A Wet and Salty Review of the Patagonia Foot Tractor Wading Boots, Built By Danner

By Tony K

I’ll admit it, I love cheap fishing gear. But this review is not for a cheap piece of kit; it’s for a very expensive pair of fly fishing wader boots – The Patagonia Foot Tractor Wading Boots, built by Danner. The big question that seems to be on the mind of a lot of anglers is – Are these boots really worth $499? Or, can you get by with something cheaper? The answer to both questions is, yes.

The Patagonia Foot Tractor Wading boots won’t catch more fish but they will make a long day on the water more comfortable.

$500 is a lot of money to throw at boots, especially when you can buy a good set of Korkers boots for less than half the cost of the Foot Tractors. Here’s the real deal – Patagonia’s boots won’t catch more fish but they will make a long day on the water more comfortable.  When I first started fly fishing, I used a pair of old neoprene waders with a $17 dollar set of Wilco pvc boots. I drilled holes just above the soles to let the water out. I didn’t know any better and I definitely couldn’t afford more than that. Those boots at least got me out on the water.  After fishing for so long in junk boots, getting into a moderately priced set of Cabelas boots felt like going from my bike to my first car. I didn’t catch any more fish but my feet were a little warmer, more secure on rocks, and not nearly as tired at the end of the day.  Still, I found myself replacing boots every couple of years. After five years, I easily spent over $500 on boots. So, when Patagonia announced their collaboration with Danner for a line of American made boots, the price tags weren’t a total shock.

The option to resole the Patagonia Foot Tractor Wading Boots through Danner means that I don’t have to pay another $500 when the soles eventually fail.

Patagonia and Danner both make quality products and have some of the best warranties you’ll find. The option to resole the Foot Tractor’s through Danner means that I don’t have to pay another $500 when the soles eventually fail. That’s a pretty big selling point if you can spare the hefty up front cost.

Right away the quality of these boots is the star. They’re sturdy and supportive but also incredibly comfortable. After six months of weekly use in a range of conditions throughout the Pacific Northwest, I am in love with these boots.

The specs you need to know:

If you’ve worn Danners, you know that they can be a hefty boot. I’m not surprised by the weight difference. The River Salt Wader Boots, another release from Patagonia/Danner, are a lighter weight model coming in at 56.2 ounces.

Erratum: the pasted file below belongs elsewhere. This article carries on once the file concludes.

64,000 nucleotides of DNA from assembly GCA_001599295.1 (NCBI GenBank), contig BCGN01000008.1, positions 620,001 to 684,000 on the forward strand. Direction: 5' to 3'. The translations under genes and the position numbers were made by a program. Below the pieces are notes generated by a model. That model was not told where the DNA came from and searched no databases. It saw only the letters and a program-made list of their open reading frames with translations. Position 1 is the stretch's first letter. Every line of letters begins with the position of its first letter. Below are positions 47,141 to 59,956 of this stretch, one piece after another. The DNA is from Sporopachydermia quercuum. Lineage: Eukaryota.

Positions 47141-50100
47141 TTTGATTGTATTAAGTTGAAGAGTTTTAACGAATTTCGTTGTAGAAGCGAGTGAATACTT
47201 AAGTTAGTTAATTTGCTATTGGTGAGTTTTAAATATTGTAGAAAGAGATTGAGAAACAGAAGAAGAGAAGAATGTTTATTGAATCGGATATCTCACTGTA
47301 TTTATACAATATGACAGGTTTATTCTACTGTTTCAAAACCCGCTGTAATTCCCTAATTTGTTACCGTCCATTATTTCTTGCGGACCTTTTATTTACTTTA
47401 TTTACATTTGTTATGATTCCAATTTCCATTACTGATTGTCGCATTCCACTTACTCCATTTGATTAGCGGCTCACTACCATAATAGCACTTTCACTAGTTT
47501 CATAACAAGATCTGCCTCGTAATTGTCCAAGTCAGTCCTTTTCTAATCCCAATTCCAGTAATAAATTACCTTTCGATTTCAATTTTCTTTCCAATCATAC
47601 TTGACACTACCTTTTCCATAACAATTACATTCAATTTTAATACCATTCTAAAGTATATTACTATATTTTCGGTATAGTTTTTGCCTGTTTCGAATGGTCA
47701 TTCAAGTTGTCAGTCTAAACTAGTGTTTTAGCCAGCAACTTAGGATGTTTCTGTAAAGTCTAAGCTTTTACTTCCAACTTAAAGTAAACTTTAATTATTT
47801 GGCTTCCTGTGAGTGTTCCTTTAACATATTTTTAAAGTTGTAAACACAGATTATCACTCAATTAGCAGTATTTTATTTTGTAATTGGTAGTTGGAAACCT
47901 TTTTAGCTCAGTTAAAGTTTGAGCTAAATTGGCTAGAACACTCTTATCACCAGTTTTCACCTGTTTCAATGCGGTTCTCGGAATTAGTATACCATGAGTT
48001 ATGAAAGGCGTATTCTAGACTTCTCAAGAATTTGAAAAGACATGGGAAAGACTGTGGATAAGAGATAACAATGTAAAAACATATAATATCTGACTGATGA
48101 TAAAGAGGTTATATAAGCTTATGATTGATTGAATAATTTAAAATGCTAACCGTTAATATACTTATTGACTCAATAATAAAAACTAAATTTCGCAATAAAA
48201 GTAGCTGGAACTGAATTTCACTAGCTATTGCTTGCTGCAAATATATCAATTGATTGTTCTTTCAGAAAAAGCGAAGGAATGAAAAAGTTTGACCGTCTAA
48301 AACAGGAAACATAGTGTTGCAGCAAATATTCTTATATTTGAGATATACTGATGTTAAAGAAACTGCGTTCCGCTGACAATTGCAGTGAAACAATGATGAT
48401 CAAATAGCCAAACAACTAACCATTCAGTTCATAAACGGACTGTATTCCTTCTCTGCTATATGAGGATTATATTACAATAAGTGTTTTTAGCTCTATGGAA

How do they fit?

These boots run big and roomy. But, Patagonia does address this on their site.

"Danner® boots are built to accommodate additional layers such as wader booties or socks, so we suggest choosing your regular street-shoe size. Foot Tractor Boots work with thicker wader booties or socks; If you want to wear them thin wader booties or if you’re wet-wading, please size down.”

Unfortunately I didn’t make all the way to the bottom of the product page where this is listed. I’m guessing other buyers also missed this message. According to reviews on the Patagonia site, 38% of customers had a similar experience. 

I wear a size 10.5 or 11 in street shoes and I usually size up for wader boots. The Foot Tractors fit closer to a hiking boot, maybe even a little bigger. I ended up with a size 11 which is still a little roomy. I opted to keep the room for thick socks in the fall and winter.

The main fit advantage that I’ve found with the Patagonia/Danner boots is comfort; these boots felt broken in right out of the box. I don’t know how the wizards at Danner did that but the support is evident at the end of long days wading over slippery rocks and on the trail. They’re on the heavy side and only get weighted down more when they’re wet, but I found the added weight to be a reasonable compromise for the level of comfort that I get out of these boots.

How do they perform?

Closeup view of the Patagonia and Danner logos on the tongue of the wading boots